87 pages of selected David Gergen White House files related to Watergate and the resignation of President Richard Nixon. These files were not available to the public until July 21, 2011. David Gergen worked as a presidential advisor for Presidents Richard Nixon, Gerald Ford, Ronald Reagan, and Bill Clinton. This set also includes four documents from the files of William Timmons, Assistant for Legislative Affairs, also released on July 2, 2011. This set contains correspondences to and/or from David Gergen, Richard Nixon, Gerald Ford, Alexander Haig, Pat Buchanan, Ron Ziegler, Ben Stein, Len Garment, Stephen Bull, and Ray Price.
In 1971, Gergen was hired to join the Nixon Administration as a staff assistant on Nixon's speech writing team. There he worked with Pat Buchanan, Ben Stein, and William Safire. In 1973, Gergen was named the director of the White House speech writing staff. Gergen became more visible to the public in 1985 when he began appearing on the MacNeil/Lehrer NewsHour. He later worked as the Director of the Center for Public Leadership, a professor of public service at the John F. Kennedy School of Government at Harvard University, editor-at-large for U.S. News and World Report and as a senior political analyst for CNN.
The files date from July 1971 to August 9, 1974. Most of the documents were created after the press had introduced to the public awareness that President Nixon engaged in a cover-up of the actions associated with the Watergate scandal. David Gergen writes in one memo, "Last night, after receiving an urgent call from reporter Bob Woodward that the Post was agonizing over a story that would implicate RN in a 'cover-up,' Len Garment and I meet with him privately in my office for some 90 minutes." In another memo written on May 5, 1973, Gergen summarizes the story Woodward and Bernstein had pieced together noting, "I was flatly told that it might never run because it is not well sourced at this point."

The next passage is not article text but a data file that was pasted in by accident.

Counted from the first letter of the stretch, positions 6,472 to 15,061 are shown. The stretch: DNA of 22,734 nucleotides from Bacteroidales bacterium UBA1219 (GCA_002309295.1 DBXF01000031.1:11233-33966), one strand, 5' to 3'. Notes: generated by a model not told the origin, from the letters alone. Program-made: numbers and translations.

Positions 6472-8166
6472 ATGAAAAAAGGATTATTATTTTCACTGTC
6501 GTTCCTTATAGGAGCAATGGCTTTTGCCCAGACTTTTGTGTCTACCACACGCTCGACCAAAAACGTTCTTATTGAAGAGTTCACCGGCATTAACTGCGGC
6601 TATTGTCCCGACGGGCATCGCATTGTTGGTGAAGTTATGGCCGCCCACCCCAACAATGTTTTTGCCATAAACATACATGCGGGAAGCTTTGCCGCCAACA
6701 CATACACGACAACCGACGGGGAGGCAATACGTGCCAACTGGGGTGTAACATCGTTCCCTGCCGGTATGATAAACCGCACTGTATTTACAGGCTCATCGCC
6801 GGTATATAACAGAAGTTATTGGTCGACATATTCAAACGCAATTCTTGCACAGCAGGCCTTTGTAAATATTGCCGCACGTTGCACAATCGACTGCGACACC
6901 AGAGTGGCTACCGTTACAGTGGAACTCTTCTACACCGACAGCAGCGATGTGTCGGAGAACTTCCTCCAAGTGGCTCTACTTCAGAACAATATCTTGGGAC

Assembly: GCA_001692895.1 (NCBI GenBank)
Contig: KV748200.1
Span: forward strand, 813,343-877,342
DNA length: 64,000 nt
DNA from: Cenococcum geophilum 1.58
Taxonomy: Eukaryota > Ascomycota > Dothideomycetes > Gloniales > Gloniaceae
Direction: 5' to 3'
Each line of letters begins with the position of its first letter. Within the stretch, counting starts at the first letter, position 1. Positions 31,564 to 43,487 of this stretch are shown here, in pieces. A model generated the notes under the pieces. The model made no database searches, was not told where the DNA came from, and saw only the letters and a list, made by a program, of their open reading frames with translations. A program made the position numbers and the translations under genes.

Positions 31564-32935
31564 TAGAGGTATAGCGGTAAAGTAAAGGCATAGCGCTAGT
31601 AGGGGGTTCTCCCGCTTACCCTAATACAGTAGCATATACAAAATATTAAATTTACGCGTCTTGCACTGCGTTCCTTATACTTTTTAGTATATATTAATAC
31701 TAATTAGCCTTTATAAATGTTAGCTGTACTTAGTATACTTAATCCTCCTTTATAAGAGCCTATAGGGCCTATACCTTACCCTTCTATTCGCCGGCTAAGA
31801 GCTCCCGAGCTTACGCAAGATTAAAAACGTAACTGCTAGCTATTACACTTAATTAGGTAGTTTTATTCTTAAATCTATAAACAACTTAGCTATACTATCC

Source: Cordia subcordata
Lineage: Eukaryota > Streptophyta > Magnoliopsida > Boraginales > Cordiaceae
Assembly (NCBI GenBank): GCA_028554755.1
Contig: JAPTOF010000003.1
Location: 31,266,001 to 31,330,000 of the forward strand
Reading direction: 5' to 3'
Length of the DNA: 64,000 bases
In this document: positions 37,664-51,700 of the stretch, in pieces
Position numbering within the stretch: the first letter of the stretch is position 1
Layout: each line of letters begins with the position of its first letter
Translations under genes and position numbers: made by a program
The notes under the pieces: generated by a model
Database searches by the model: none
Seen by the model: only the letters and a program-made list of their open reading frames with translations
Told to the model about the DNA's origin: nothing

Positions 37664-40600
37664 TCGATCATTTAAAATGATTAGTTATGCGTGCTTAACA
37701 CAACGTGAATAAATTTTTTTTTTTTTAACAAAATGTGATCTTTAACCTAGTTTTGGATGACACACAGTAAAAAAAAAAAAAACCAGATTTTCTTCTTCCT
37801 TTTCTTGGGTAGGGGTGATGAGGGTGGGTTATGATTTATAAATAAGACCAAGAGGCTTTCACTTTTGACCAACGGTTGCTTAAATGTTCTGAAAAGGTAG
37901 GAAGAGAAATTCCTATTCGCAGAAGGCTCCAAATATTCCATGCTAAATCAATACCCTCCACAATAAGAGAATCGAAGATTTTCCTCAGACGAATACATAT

The documents that follow show the White House's attempt to navigate the waters that would eventually lead to impeachment. Gergen writes a plan to organize the White House communication apparatus to confront the flak from the Watergate investigation and to present President Nixon's case. Memos show that Gergen began writing President Nixon's resignation speech in early August 1974.
This set of documents ends with the three different resignation letter drafts President Nixon had to select from to end his presidency.